When you think about the most popular kitchen countertop materials, it is probably things like granite and marble that come to mind. Though soapstone may be a less conventional option for kitchen counters, it is a beautiful and highly durable material that is worthy of consideration. If you are thinking about using soapstone for your own kitchen counters, consider the pros and cons for this material discussed below.
What Is Soapstone?
Soapstone is a type of natural stone, and it gets its name from the softness of its surface – it is often said to have a soapy feel. This “soapy” feeling results from the presence of talc inside the stone. There are two different kinds of soapstone, architectural and artistic, which are differentiated by their talc content.
Architectural-grade soapstone is harder than artistic soapstone, and it has a lower talc content, generally 50 percent to 75 percent – this type of soapstone works best for countertops. Artistic-grade soapstone is softer, and it has a much higher talc content. The color of soapstone may vary, but generally it is available in shades of grey. Soapstone tends to darken naturally over time, and you can even speed up the darkening process, if you like, by applying layers of mineral oil to the surface.
Pros for Soapstone Counters
Not only is soapstone very durable, but it provides a number of additional benefits, such as those listed below:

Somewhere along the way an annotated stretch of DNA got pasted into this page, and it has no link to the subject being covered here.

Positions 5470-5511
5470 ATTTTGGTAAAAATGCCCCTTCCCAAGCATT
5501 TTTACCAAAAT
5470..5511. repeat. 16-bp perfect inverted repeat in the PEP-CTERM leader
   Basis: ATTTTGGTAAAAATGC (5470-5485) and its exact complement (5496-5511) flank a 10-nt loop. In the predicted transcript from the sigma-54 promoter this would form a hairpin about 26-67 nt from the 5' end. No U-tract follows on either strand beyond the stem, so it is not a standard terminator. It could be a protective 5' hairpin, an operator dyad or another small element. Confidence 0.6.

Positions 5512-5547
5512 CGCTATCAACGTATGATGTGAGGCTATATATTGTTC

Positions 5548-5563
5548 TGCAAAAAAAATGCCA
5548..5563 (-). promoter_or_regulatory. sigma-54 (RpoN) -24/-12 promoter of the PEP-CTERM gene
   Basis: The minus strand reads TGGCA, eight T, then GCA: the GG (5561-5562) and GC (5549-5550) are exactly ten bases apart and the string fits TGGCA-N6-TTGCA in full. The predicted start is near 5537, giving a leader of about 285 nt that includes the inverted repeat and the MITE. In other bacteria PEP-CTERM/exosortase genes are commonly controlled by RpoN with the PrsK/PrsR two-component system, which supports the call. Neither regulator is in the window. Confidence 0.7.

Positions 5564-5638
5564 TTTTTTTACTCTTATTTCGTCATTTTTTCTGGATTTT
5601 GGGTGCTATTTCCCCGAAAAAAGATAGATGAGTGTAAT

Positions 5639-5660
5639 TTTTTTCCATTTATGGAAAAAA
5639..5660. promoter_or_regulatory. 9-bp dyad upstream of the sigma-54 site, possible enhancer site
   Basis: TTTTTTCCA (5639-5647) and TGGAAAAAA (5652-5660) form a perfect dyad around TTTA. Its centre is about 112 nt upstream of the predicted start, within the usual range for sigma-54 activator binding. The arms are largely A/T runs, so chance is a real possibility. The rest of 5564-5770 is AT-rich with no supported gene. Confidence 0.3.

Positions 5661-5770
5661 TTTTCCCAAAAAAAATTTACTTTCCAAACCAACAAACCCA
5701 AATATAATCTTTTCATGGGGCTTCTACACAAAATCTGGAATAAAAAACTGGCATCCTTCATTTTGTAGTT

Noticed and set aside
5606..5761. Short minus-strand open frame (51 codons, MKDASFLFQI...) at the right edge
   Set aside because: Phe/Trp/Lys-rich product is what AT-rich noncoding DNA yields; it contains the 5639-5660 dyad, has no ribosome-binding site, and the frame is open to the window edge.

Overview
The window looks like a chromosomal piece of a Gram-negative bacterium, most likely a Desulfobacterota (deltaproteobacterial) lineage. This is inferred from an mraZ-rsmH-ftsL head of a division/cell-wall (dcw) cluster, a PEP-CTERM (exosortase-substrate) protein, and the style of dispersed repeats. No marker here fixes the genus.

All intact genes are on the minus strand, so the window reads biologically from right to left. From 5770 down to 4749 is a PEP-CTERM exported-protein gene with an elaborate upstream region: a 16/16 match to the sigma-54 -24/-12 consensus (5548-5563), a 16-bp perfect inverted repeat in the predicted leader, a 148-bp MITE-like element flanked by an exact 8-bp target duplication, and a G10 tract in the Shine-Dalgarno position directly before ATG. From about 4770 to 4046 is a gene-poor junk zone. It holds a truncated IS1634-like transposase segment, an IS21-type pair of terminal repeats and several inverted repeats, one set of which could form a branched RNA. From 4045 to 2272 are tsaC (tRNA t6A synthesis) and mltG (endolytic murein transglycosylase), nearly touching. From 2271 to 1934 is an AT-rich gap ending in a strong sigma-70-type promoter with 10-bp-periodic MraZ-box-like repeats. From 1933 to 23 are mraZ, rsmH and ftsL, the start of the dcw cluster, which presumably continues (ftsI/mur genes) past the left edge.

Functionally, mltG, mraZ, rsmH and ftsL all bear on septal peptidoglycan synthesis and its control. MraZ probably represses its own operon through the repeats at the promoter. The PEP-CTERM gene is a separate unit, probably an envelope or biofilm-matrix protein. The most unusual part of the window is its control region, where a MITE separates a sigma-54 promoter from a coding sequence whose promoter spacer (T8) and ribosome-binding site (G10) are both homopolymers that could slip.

- Soapstone is naturally resistant to staining, because it is very dense and nonporous.
- This material is resistant to acidic materials, such as chemical cleaners and lemon juice.
- Soapstone is an excellent heat conductor, which makes it highly resistant to heat damage.
- Because this material is nonporous, it doesn’t have to be sealed or waxed – it is very low maintenance.
- Soapstone is naturally resistant to bacteria, so cleaning it is very easy – you only need soap and water.
Cons for Soapstone Counters
Though soapstone is a very attractive and durable option for kitchen countertops, it does have some downsides, which are listed below:
- Soapstone is available in a limited variety of colors (versus that of quartz stones) – mostly shades of gray with some green or blue undertones.
- The natural color of soapstone may darken over time – this may not necessarily be a bad thing, depending on your color preferences.
- Because soapstone is fairly soft (in comparison to materials like granite and marble), it may be susceptible to nicks and scratches.
- Soapstone is fairly pricey, though less expensive than marble – you can expect prices to range from $60 to $100 per square foot installed.
All things considered, soapstone provides a number of significant benefits, and its drawbacks are typically not deal-breakers for most homeowners. If you are looking for a durable and attractive kitchen countertop material that costs less than high-end granite and marble but provides a similar look, you may want to consider soapstone as an option. Otherwise, give us a call to get premium service on kitchen countertops or for your commercial counter needs.